How do you live slower? Sip some tea and you’ll find out…

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Tomorrow’s Tamari Takes Time

Cooked Kale Tossed in a Tamari Seseme Dressing Isn't the Only Delicious Thing in the Japanese Tea Service
Cooked Kale Tossed in a Tamari Seseme Dressing Isn't the Only Delicious Thing in the Japanese Tea Service

Since the Buddhist monk Kakushin brought back the original soy sauce from China in 1254, soy sauce has become virtually ubiquitous world wide. So what is the difference between Soy Sauce, Shoyu and Tamari? Generally speaking, when people refer to soy sauce, they are referring to the light, fruity, salty taste of shoyu. Shoyu is made from a mash of soybeans and wheat.

At Samovar we decided to use traditional tamari instead, because it imparts a deeper, richer, darker, and more complex taste for our sauces, dips and marinades. Additionally, tamari in its traditional form, is wheat free. As an actual by-product from making soybean-miso-paste, our tamari is hand-made, and aged in cedar kegs for nearly two years by a family who has been doing it for nearly 400 years on the pristine island of Shodo. Because these kegs are no longer produced, our supplier is the only one in Japan making it this slow-aged way.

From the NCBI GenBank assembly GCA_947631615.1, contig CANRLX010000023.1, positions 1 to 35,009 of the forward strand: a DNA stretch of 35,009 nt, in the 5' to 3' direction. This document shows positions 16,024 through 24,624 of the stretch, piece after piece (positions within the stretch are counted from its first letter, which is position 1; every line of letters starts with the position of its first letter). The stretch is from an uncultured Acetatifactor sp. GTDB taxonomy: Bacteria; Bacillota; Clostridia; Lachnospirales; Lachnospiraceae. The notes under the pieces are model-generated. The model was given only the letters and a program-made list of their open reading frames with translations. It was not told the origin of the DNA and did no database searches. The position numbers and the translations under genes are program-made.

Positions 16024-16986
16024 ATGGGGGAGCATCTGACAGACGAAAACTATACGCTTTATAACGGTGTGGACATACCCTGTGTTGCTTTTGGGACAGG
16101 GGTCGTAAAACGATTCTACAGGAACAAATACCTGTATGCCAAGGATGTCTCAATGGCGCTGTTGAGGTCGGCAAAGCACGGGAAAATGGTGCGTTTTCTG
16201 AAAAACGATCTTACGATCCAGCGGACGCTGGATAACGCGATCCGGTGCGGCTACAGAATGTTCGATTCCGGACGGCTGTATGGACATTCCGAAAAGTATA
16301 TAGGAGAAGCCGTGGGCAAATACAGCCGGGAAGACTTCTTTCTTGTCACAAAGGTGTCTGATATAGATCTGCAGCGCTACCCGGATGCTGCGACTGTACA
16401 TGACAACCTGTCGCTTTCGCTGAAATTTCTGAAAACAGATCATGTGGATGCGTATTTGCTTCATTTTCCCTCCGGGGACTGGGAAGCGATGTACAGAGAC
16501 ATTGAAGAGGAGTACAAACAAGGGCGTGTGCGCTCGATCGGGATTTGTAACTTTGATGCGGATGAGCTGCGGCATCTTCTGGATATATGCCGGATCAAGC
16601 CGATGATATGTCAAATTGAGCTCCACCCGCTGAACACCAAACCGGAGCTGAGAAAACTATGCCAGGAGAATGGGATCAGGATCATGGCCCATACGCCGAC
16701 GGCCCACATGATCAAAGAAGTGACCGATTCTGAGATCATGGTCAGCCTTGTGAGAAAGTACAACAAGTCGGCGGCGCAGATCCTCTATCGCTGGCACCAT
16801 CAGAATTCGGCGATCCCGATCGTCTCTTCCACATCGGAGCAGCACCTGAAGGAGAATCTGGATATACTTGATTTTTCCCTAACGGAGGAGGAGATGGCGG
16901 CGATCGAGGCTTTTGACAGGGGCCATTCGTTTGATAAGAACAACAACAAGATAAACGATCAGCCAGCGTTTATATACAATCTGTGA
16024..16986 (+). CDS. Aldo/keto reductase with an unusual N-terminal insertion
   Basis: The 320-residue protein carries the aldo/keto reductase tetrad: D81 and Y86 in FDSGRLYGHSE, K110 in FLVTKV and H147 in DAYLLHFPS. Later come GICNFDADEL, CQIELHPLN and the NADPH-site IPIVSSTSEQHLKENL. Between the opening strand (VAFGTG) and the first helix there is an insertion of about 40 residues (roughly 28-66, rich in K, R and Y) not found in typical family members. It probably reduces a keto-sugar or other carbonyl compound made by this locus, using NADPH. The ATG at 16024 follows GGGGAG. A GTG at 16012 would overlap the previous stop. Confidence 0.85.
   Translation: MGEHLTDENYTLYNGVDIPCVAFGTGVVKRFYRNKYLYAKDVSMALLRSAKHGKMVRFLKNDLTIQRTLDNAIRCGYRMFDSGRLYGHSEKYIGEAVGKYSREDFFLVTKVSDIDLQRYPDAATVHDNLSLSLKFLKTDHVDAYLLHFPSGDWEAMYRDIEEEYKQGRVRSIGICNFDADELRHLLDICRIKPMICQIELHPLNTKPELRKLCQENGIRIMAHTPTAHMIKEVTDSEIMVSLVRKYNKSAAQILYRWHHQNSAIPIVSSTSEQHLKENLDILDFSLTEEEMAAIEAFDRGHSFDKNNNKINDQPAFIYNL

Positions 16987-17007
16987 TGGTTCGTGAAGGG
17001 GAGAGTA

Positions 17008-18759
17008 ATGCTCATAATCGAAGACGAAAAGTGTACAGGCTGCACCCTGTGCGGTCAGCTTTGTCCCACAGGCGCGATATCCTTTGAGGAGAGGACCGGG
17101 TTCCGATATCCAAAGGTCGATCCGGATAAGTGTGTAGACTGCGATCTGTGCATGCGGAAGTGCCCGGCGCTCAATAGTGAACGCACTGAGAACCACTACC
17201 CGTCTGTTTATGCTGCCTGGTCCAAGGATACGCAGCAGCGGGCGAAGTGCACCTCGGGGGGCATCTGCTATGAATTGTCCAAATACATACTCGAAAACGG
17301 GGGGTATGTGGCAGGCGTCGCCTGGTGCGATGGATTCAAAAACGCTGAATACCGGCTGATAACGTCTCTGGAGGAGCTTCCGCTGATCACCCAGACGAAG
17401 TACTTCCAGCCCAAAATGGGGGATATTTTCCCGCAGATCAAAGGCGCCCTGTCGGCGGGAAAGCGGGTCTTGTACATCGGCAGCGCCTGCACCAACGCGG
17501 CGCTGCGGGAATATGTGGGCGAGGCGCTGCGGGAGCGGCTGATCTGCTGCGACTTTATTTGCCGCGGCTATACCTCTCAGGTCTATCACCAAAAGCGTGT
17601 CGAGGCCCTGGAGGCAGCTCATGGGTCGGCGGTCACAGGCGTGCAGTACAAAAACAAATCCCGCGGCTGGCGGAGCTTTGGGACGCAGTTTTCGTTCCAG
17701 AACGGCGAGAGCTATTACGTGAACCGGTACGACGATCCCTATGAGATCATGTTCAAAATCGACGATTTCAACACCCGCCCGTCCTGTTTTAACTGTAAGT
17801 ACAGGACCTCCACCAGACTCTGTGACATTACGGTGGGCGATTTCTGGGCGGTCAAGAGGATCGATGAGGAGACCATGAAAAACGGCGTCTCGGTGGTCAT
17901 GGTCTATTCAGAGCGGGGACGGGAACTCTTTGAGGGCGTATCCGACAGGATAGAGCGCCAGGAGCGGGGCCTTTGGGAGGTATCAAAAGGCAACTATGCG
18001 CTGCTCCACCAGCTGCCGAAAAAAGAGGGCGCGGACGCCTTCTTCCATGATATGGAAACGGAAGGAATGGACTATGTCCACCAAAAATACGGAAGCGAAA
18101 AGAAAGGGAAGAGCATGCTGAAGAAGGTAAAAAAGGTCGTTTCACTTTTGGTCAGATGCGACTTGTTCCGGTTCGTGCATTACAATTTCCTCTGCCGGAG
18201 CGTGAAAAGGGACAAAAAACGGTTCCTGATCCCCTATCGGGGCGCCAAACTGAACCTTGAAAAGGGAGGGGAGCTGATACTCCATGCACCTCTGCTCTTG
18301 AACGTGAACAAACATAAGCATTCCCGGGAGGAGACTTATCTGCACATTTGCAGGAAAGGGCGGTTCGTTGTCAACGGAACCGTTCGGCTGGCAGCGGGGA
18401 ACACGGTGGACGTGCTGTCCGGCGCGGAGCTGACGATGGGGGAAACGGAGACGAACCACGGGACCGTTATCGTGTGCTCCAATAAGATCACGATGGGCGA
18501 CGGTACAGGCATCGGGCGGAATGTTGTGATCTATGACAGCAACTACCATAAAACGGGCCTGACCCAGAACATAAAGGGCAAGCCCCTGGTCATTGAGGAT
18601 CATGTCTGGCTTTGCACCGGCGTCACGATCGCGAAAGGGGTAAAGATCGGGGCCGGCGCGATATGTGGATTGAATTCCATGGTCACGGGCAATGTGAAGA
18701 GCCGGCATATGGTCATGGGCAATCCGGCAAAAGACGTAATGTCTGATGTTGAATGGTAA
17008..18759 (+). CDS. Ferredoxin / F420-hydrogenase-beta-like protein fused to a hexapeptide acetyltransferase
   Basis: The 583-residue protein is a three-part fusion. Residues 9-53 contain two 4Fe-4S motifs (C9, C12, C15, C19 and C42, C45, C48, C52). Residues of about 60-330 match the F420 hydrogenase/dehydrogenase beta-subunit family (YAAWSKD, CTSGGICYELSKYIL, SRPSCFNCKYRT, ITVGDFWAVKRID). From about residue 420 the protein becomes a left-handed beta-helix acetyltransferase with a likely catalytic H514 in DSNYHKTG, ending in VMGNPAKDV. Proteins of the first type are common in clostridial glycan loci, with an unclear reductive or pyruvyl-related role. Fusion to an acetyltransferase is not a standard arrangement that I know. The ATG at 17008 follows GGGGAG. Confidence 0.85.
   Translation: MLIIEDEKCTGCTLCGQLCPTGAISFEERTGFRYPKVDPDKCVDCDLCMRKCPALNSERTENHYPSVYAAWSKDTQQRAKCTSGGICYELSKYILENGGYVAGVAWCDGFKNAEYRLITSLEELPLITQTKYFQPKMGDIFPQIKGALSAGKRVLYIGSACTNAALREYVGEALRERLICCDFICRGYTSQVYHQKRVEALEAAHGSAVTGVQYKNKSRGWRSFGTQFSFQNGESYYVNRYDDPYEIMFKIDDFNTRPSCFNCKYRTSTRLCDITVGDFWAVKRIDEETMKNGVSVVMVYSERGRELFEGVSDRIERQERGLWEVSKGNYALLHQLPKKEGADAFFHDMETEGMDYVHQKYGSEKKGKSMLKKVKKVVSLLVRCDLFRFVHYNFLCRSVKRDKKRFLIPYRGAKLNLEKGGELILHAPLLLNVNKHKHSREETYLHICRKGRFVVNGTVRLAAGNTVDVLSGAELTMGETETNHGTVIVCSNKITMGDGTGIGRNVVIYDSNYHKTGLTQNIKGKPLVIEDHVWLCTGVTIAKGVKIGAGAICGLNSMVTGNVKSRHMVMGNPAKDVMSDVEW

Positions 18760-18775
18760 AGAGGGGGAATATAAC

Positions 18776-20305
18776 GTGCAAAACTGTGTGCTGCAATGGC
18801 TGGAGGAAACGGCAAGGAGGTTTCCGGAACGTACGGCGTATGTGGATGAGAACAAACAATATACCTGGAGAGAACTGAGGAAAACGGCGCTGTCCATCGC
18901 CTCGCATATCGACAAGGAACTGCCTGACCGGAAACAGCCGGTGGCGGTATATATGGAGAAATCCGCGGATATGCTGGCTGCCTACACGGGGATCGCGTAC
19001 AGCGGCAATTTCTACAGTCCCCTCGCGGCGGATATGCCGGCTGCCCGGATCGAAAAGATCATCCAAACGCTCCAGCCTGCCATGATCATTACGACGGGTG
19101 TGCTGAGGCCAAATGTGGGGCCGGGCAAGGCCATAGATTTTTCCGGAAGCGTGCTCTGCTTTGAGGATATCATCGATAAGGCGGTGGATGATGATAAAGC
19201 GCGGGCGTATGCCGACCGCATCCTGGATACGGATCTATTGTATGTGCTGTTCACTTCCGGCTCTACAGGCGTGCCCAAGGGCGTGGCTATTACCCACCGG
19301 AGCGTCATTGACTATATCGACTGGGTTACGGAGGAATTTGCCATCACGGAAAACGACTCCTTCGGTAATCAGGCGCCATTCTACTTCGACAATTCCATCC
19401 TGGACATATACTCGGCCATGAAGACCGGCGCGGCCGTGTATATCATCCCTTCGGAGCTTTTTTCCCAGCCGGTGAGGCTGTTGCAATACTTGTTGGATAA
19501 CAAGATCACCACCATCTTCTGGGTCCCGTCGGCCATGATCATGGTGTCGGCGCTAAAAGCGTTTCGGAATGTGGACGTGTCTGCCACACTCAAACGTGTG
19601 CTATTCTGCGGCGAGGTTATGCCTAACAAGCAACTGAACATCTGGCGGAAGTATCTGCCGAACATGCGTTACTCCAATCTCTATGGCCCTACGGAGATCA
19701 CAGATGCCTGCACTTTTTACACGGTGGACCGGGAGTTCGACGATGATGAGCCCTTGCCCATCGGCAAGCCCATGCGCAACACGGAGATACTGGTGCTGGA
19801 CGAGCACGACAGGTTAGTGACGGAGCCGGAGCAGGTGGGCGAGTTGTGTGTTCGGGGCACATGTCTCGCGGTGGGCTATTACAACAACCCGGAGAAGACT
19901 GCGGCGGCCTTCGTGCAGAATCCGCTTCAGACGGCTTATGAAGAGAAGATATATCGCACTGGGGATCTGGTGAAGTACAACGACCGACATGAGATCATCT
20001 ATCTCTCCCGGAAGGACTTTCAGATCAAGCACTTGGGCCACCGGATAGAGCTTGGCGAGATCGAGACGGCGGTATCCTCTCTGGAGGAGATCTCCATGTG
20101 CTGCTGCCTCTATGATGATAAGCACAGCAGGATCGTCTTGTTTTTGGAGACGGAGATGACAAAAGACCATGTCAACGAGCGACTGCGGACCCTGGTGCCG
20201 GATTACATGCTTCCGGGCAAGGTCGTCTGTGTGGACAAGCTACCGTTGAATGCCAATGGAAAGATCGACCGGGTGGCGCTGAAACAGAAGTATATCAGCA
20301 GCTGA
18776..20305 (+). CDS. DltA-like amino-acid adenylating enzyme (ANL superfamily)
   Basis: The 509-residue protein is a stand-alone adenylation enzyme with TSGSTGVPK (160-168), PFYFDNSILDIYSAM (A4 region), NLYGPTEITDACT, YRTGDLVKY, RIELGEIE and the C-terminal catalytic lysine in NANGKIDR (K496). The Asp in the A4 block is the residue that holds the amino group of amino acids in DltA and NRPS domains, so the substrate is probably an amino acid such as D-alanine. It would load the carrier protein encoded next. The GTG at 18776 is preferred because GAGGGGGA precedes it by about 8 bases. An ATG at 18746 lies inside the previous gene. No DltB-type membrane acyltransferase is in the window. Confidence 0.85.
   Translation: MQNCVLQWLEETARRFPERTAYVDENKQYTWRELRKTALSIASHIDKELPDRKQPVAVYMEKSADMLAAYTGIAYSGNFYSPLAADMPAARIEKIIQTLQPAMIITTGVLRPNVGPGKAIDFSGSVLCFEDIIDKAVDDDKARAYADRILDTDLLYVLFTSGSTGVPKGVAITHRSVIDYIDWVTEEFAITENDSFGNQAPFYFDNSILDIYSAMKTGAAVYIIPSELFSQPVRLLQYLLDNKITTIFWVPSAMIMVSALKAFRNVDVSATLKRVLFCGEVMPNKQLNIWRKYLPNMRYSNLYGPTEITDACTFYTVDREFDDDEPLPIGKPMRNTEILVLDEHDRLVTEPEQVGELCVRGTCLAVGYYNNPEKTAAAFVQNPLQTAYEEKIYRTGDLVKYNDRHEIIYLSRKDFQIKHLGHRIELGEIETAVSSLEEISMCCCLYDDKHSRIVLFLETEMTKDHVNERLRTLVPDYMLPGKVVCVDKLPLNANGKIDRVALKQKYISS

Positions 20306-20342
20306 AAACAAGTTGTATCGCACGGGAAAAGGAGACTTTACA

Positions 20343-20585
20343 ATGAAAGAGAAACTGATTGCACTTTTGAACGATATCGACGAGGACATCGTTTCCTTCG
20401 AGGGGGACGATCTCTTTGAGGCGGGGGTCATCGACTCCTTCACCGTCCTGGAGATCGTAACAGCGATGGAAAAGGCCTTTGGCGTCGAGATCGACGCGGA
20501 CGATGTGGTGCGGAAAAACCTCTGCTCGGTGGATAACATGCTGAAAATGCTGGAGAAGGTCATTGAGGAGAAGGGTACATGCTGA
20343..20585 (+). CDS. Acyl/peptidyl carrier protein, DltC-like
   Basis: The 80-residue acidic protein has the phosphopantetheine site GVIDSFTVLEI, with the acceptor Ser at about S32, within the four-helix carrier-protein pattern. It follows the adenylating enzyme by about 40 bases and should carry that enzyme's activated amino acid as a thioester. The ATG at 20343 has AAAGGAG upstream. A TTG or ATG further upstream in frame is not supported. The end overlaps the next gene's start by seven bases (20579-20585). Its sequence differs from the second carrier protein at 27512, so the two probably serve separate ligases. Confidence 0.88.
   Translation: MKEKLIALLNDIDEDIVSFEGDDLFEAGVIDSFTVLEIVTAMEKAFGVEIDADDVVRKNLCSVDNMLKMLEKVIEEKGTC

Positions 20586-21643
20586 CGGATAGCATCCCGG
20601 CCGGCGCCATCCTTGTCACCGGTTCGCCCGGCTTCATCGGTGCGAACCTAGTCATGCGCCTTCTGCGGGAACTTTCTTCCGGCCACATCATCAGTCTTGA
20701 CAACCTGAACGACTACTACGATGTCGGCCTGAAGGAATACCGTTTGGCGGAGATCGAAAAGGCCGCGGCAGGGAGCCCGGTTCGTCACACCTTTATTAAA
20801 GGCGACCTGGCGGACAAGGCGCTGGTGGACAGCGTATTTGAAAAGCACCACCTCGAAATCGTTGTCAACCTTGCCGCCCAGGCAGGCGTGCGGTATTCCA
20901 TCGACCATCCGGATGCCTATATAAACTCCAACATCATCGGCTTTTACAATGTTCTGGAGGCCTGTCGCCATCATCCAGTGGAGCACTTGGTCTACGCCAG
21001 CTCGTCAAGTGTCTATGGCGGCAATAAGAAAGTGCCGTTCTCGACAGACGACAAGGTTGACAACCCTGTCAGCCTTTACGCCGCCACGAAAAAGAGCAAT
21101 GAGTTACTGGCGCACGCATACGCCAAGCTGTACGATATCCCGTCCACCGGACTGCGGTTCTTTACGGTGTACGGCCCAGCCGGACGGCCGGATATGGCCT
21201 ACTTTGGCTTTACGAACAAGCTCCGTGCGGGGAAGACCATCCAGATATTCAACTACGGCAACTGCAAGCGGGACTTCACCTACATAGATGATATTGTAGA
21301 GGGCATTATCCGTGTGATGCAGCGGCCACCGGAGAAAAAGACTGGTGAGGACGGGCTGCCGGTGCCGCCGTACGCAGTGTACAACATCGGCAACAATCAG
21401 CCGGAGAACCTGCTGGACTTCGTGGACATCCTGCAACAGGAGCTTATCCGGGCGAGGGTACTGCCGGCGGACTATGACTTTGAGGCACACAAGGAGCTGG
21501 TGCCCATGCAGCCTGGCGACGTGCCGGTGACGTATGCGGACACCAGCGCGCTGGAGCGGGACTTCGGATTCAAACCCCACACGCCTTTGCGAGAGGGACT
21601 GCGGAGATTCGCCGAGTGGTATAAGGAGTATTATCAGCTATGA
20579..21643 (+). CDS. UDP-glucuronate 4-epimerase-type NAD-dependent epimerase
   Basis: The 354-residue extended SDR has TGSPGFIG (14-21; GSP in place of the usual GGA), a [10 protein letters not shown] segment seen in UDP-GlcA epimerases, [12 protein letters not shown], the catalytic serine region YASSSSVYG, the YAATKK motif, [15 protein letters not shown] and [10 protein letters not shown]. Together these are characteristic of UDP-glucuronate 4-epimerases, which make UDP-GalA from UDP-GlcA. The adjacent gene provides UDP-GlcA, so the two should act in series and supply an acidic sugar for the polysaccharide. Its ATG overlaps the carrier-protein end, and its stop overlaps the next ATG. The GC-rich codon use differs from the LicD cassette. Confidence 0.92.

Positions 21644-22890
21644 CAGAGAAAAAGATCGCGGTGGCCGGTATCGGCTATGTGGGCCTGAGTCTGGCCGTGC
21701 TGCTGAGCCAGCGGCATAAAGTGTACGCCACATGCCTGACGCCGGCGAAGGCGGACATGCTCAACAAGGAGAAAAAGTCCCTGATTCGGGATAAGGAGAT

Sure it’s more costly when you compare it to the supermarket-soy sauce out there full of colorings, preservatives, sugar, salt, and additives. But, because we value health and taste above price, we believed strongly that nothing else compares to the rich, thick, velvety, and deeply flavorful profile of this tamari. Savor it and travel back to an era 400 years ago of hand-tied tatami mats, shoji screens, and bushido etiquette from feudal Japan.